Fundamentalist Church of Jesus Christ of Latter-Day Saints (FLDS)

An offshoot of mainstream Mormonism, known for its practice of polygamy and controversies involving its leaders.

The Fundamentalist Church of Jesus Christ of Latter-Day Saints (FLDS) is a religious sect that splintered from the mainstream Church of Jesus Christ of Latter-day Saints (LDS Church), primarily over the issue of polygamy. The FLDS is often classified as a fundamentalist Mormon denomination and has been the subject of significant legal and societal scrutiny.

Origins and Early Development

The FLDS traces its origins to the early 20th century, following the LDS Church’s 1890 Manifesto, which officially discontinued the practice of plural marriage among its members. Despite this, a segment of Mormons continued to believe and practice polygamy, viewing it as a vital tenet of their faith. The FLDS regards a purported 1886 divine revelation to John Taylor, then LDS Church President, as legitimizing the continuation of polygamy. The community around Short Creek (now Hildale, Utah, and Colorado City, Arizona) became a hub for such polygamist former LDS members【22†source】.

The FLDS Church was formally organized in the early 1930s under the leadership of John Y. Barlow and other prominent polygamist leaders. They were part of a larger movement of Mormon fundamentalists who sought to continue the practice of polygamy and other original doctrines of Mormonism. The sect’s authority was derived from what they believed to be a continuous line of priesthood authority separate from the mainstream LDS Church【22†source】【23†source】.

Warren Jeffs and Leadership Controversies

Warren Steed Jeffs emerged as a prominent figure within the FLDS, eventually taking over leadership from his father, Rulon Jeffs, in 2002. Warren Jeffs’s tenure as the prophet of the FLDS was marked by authoritarian control and a series of legal troubles. He enforced strict rules, dictating many aspects of members’ lives, including marriage arrangements. Jeffs was accused of various crimes, including sexual abuse of minors, and was placed on the FBI’s Ten Most Wanted list in 2006. He was arrested and convicted of two counts of sexual assault on a child in 2011【24†source】【26†source】.

Legal Issues and Government Raids

The FLDS has been the subject of numerous legal actions and government raids. In 2008, the Yearning for Zion Ranch in Eldorado, Texas, was raided by Texas authorities, leading to the temporary removal of over 400 children from the ranch on allegations of physical and sexual abuse. The raid was initiated based on a phone call alleging abuse, which was later determined to be a hoax. However, investigations into the sect’s practices continued【24†source】【26†source】.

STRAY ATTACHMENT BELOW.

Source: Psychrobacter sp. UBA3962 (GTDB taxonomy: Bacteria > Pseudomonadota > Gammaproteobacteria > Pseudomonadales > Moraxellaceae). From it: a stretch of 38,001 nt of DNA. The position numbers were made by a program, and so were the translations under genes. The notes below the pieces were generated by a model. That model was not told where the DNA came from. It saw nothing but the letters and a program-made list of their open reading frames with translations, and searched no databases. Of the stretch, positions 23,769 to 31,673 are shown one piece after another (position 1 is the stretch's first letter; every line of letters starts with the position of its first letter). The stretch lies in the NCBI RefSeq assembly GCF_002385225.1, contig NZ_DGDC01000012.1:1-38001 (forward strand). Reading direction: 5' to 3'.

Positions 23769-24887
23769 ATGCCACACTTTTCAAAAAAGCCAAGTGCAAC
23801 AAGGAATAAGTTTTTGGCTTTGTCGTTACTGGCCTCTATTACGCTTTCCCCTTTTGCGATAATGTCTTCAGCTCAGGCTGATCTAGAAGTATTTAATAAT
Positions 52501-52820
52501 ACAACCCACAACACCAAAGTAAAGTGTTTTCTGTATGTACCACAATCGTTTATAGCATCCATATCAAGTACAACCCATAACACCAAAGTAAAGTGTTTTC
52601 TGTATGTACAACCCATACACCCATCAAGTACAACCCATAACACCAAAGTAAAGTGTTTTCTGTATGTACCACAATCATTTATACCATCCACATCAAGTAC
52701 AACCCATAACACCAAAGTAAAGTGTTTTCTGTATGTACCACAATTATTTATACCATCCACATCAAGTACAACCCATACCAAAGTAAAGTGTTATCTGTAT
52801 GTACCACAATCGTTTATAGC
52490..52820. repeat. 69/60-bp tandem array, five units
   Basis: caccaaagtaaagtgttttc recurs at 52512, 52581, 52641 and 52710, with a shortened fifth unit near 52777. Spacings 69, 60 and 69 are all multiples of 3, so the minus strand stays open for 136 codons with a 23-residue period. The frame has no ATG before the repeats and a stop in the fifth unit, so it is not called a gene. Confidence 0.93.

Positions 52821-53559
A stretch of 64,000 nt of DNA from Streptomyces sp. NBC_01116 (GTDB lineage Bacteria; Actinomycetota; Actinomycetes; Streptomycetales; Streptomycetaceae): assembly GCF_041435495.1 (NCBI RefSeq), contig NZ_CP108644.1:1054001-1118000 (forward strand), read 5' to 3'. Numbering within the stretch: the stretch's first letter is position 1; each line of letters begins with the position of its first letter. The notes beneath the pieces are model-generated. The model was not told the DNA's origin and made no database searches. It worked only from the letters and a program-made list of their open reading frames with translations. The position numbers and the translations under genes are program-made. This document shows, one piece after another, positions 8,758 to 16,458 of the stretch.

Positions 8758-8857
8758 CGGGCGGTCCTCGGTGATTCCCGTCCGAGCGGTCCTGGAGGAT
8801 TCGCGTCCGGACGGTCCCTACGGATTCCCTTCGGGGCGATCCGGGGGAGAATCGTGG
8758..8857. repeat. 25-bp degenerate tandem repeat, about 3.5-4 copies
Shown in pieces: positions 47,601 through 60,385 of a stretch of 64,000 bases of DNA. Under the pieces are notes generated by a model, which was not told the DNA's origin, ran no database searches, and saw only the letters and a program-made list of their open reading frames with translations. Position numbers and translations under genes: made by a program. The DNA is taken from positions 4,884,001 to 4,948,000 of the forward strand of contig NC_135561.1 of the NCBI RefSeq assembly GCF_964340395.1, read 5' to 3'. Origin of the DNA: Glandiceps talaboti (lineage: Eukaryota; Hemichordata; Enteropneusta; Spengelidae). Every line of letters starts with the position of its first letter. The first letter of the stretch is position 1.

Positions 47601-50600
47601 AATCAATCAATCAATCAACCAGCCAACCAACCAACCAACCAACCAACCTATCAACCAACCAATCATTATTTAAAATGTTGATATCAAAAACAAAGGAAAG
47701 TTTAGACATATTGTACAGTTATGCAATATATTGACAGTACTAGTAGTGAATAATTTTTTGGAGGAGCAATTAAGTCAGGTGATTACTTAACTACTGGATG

Doctrines and Practices

The central doctrine of the FLDS is the practice of plural marriage, which they believe is necessary for salvation and exaltation in the afterlife. Warren Jeffs taught that a devoted church member is expected to have at least three wives to attain exaltation. The FLDS also practices a strict lifestyle, with dress codes and other regulations that distinguish them from mainstream society and even from mainstream Mormons【22†source】【26†source】.

Societal Impact and Criticisms

The FLDS has faced widespread criticism for its practices, particularly concerning polygamy and the alleged abuse of women and children. The sect’s teachings and practices have been condemned by various human rights groups and have led to societal and legal challenges. The sect has also been criticized for its insularity and the control exerted over its members’ lives.

Current Status

The FLDS Church has undergone significant changes and challenges, especially following the arrest and imprisonment of Warren Jeffs. Despite these challenges, the FLDS continues to exist, with a membership that extends across the United States, Canada, and Mexico. The group’s practices and beliefs continue to diverge significantly from those of the mainstream LDS Church, which officially abandoned polygamy in 1890.

The FLDS Church’s history and practices represent a complex and controversial chapter in the broader context of American religious movements. Its adherence to polygamy and the legal and ethical issues surrounding its leadership have made it a focal point of discussions on religious freedom, legal rights, and social norms.